One more song — Michael Buble’s “Home” — and the teens headed out into the cool night air.

Landon Goggins, 18, of St. Charles and Kirsten Spears, 16, were off to the home of their friend Amanda Oscarson, 17, of Naperville.

Oscarson and Spears carried boxes of leftover treats. What were their plans?

“Cookies and milk,” said Goggins, laughing. “I have brownies too,” Spears said.

It was nearly 11 p.m., but this night probably wouldn’t go too late. Some teens, like Goggins, had church at 9 a.m. the next day.

– – –

Youth standards

* Don’t listen to music that drives away the Spirit, encourages immorality, glorifies violence, uses foul or offensive language, or promotes Satanism or other evil practices.

* When dancing, avoid full body contact with your partner. Do not use positions that are suggestive of sexual behavior.

* Never lower your dress standards for any occasion. Doing so sends the message that you are using your body to get attention and approval and that modesty is important only when it is convenient. Immodest clothing includes short shorts and skirts, tight clothing, shirts that do not cover the stomach.

Source: The Church of Jesus Christ of Latter-day Saints: “For the Strength of Youth.”



1. I’ve been seeing a lot of media articles about “Mormon Proms” the last few years. Do you have any experience with one of these affairs, either as a participant or as a chaperone? Any stories or experiences you would care to share?

2. The article was unclear on the extent to which the local community was invited to come to this dance, although my guess is that 300 reflects more than just the stake youth.

3. Do you think these alternative proms are a good idea? Why or why not?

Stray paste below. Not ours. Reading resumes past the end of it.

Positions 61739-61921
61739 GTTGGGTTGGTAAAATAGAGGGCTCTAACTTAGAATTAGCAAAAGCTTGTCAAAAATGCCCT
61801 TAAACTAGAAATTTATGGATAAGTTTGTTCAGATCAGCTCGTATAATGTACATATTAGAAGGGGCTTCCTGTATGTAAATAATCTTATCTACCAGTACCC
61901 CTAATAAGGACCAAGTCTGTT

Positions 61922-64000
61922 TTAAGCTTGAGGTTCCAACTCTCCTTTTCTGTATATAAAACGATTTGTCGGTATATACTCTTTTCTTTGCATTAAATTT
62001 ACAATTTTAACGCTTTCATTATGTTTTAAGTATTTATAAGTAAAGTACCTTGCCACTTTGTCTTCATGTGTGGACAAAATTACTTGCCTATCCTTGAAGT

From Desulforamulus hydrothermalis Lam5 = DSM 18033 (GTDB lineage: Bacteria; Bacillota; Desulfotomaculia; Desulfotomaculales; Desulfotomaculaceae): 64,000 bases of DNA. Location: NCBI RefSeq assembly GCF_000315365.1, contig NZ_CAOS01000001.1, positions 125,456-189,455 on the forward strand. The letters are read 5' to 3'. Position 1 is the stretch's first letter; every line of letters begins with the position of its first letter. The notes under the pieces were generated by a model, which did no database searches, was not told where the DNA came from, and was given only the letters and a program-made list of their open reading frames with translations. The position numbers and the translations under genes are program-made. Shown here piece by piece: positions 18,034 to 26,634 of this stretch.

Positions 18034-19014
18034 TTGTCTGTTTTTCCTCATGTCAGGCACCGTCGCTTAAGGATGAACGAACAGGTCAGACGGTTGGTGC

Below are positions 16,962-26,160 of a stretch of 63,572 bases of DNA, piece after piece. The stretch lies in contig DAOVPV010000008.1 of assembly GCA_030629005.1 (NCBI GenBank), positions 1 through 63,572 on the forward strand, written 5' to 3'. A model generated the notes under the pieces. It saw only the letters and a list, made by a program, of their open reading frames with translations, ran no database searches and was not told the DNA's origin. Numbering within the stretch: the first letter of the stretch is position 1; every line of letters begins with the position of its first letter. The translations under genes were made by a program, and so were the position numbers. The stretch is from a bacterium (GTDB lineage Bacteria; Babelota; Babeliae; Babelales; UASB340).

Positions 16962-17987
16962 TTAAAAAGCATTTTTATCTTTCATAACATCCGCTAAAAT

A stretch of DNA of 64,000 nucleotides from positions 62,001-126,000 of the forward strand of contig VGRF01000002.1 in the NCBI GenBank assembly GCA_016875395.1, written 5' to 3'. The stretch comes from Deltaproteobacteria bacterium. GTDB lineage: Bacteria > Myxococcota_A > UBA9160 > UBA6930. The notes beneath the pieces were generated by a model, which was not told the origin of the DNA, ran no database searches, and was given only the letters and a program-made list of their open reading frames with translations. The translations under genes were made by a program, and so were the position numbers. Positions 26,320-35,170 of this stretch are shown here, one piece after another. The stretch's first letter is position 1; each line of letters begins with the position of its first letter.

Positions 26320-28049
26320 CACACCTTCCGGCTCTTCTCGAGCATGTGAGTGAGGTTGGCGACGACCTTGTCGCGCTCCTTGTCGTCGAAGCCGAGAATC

1. Kevin,
    No to numbers 1 and 2. To number 3, I’m warming to the idea, largely because I think prom is becoming less and less relevant. It seems (from the movies I’ve seen)(like, say, Back to the Future) that in my parents’ generation, prom was some sort of coming-of-age thing, something that everybody had to pass through. Frankly, I don’t remember almost anything from my prom 13 or 14 years ago, except that it didn’t mean much, even at the time. There was music I wasn’t into, I went with a girl I kind of knew, together with some other friends and their dates, but we mostly went because it was something that was done. I think that, if these kids can recreate prom as a ritual that is both meaningful and fun for them, more power to them. (My one concern would be that it would make the teenagers more insular and disconnected from their non-LDS friends. But the ones I’ve read about don’t prevent non-LDS kids from coming, provided they meet whatever the Stake’s rules are. If that’s the case here, it sounds good.)